When color is achieved, very carefully pour in one cup of water. Caramel will jump and sputter about! It is very dangerous, so have long sleeves on and be prepared to step back.

Whisk over medium heat until it has reduced slightly and feels sticky between two fingers. {Obviously wait for it to cool on a spoon before touching it.}

Note: For safety reasons, have ready a bowl of ice water to plunge your hands into if any caramel should land on your skin.

Caramelized Butter Frosting
12 Tbsp unsalted butter
1 pound confectioner’s sugar, sifted (I cut it down to 2 – 3 C)
4-6 Tbsp heavy cream
2 tsp vanilla extract
2-4 Tbsp caramel syrup (I used 4)
Kosher or sea salt to taste

Cook butter until brown. Pour through a fine meshed sieve into a heatproof bowl, set aside to cool.

Pour cooled brown butter into mixer bowl.

In a stand mixer fitted with a paddle or whisk attachment, add confectioner's sugar a little at a time. When mixture looks too chunky to take any more, add a bit of cream and or caramel syrup. Repeat until mixture looks smooth and all confectioner's sugar has been incorporated. Add salt to taste.

Note: Caramelized butter frosting will keep in fridge for up to a month.
To smooth out from cold, microwave a bit, then mix with paddle attachment until smooth and light

Friday, November 28, 2008

Post-Thanksgiving Turkey Sandwiches

The Best Effing Turkey Sandwich Ever
I hope everyone had a great Thanksgiving. Steven and I went down to his parents’ house and the four of us had an epic day of cooking and eating (turkey at lunch... prime rib at dinner... unbelievably awesome). We carted home a ton of leftovers, and the best part is all the leftover turkey! For me, turkey isn’t particularly exciting the day of, even though his mom did an amazing job and it was super moist with great homemade gravy and cranberry relish, because it’s all about the sandwich and soup possibilities the days after.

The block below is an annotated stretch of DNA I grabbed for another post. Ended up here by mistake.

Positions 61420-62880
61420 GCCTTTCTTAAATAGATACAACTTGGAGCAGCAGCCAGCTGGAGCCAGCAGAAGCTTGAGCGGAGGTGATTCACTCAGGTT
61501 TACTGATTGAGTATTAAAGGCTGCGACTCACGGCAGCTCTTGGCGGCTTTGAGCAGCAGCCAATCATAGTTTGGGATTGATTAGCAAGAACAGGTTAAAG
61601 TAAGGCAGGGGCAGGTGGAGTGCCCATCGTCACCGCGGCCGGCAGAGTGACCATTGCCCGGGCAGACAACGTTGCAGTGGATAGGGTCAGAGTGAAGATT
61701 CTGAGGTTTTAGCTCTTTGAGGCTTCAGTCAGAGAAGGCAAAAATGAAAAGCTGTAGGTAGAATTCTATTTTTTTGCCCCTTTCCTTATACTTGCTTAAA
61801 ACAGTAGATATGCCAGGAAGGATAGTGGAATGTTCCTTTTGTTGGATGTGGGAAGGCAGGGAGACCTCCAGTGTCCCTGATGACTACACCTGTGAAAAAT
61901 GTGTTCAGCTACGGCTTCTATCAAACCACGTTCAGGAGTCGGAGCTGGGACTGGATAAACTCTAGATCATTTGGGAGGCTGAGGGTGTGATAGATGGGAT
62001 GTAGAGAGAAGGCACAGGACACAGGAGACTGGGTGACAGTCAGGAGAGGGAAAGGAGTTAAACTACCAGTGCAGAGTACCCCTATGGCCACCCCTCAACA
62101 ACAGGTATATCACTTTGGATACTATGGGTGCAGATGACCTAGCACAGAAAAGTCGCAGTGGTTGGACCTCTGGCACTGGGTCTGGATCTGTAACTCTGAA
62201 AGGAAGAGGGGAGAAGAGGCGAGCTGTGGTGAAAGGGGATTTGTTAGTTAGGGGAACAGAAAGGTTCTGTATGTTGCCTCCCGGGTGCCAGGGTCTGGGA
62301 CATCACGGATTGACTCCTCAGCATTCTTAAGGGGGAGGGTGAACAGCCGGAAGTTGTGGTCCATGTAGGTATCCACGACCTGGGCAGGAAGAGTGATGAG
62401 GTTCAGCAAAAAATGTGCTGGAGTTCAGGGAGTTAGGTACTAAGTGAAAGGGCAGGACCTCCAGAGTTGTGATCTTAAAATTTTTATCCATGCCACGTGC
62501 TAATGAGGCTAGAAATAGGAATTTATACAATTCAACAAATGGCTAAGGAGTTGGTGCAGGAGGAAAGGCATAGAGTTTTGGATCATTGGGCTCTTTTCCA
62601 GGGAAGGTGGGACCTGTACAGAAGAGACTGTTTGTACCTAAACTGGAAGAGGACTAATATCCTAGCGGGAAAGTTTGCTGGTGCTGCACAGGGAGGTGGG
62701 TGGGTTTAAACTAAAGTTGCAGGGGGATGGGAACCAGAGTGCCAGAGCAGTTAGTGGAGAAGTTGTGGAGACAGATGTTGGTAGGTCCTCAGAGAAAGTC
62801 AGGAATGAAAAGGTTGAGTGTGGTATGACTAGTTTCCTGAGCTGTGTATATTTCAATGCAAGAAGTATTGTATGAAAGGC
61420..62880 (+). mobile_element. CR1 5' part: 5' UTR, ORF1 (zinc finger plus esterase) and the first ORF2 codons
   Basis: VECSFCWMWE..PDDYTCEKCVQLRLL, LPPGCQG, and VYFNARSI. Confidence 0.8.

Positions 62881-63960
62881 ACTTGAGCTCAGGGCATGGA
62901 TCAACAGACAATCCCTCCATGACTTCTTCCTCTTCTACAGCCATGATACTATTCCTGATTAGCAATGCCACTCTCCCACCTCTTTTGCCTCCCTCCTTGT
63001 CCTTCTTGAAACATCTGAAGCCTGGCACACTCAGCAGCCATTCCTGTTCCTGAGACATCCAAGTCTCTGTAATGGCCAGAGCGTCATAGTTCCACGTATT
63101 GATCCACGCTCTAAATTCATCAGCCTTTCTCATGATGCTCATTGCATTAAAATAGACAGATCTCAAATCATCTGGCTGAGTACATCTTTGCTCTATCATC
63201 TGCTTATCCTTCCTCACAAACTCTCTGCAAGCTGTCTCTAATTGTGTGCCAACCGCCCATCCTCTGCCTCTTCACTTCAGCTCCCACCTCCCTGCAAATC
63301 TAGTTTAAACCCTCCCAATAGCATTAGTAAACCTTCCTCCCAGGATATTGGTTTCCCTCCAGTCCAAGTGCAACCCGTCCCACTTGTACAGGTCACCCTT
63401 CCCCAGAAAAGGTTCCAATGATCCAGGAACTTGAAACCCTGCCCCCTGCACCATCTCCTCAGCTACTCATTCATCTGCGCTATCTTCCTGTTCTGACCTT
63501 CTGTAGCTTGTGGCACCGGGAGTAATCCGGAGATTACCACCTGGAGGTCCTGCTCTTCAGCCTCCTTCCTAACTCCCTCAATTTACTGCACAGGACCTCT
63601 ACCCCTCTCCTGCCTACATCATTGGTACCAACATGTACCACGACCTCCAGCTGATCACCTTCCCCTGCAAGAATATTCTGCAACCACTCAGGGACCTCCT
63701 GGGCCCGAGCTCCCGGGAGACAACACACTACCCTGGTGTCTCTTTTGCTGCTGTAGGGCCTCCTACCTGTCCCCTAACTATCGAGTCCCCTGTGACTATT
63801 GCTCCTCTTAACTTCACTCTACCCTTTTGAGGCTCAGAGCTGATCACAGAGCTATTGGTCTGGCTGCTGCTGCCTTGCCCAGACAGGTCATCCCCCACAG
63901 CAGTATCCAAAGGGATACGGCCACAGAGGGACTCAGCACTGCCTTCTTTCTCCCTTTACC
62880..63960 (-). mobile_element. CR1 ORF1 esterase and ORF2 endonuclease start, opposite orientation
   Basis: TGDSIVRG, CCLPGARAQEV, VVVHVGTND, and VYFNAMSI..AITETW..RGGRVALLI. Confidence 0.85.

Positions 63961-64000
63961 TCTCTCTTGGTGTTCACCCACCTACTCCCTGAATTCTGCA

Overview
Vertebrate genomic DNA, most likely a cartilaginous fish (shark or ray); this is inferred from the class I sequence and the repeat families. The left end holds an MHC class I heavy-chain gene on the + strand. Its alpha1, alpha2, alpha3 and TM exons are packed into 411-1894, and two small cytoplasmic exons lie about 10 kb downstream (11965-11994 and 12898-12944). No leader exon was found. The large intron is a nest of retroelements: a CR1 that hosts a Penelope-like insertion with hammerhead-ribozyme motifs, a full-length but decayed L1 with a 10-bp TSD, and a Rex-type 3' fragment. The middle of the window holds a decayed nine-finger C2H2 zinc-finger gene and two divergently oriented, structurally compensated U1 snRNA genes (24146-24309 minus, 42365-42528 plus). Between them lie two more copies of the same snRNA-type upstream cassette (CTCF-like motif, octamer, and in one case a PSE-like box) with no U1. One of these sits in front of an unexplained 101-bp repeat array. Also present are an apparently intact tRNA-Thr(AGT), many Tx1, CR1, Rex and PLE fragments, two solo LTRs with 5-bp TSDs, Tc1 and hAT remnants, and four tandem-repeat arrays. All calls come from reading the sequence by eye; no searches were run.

It’s Friday night, the turkey stock is simmering and the first round of sandwiches have been eaten.

So now I present The Best Effing Turkey Sandwich Ever.

First, take 2 thick slices of sourdough or whatever bread you like, but it has to be thick and hearty, no wimpy white bread allowed for this sandwich.
Spread some butter or better yet, rendered bacon fat on one side of the bread slices.
Flip the bread over to start building the sandwich.
Generously smear it with Dijon mustard, Grey Poupon, Roland, Maille, etc. etc.
Layer on the leftover turkey, thinly sliced breast meat.
Then 2 slices (or more) of precooked extra thick bacon, cut in half. I wouldn't have a problem with adding more bacon.
Add 1 – 2 layers of Swiss.

Heat a skillet over medium low to medium heat and put the two slices in bacon fat/butter side down.
Cover the skillet and cook, use a spatula and check the bread frequently to make sure they’re perfectly toasted and not burnt.
Take the pan off heat, leave the meat and cheese slice of bread in the pan covered while you pile stuff on the other slice.
On the naked slice of bread, spread on some cranberry relish (recipe follows).
Follow with thick slices of avocado.
Finally, top with greens – baby spinach, watercress, or arugula.

Now the crucial step, bring the two pieces of sandwich together without anything falling out and eattttt. I will not be held responsible for injuries to your mouth caused by the crusty bread.


Okay part two! The Afternoon Snack Turkey Sandwich.

Afternoon Snack Turkey Sandwich

This time start with an English muffin. Split it in half and add a little bacon fat on the inside – see a theme here? (or butter if you don’t have bacon fat). Toast it until it’s a little crusty, fluffy and warm.
Spread on some Dijon Mustard again.
Add the turkey, again thinly sliced breast meat.
Add some bacon. I’m telling ya turkey and bacon were meant to be together. Just like bacon and all other meats, and seafood, and meat substitutes… actually all foods...okay I digress.
Slices of extra sharp Cheddar cheese.
Relatively thick slices of Honeycrisp apples.
Top with the English muffin and eat again.

Cranberry Orange Cornichon Relish
1 C raw cranberry
6 cornichons
6 Tbsp orange juice
Sugar optional

Pulse in a food processor until finely chopped but not pureed. Add some sugar if you like it a little sweeter.

The Best Effing Turkey Sandwich Ever
2 thick slices sourdough
Dijon mustard
Leftover turkey breast, thinly sliced
2 slices cooked bacon, cut in half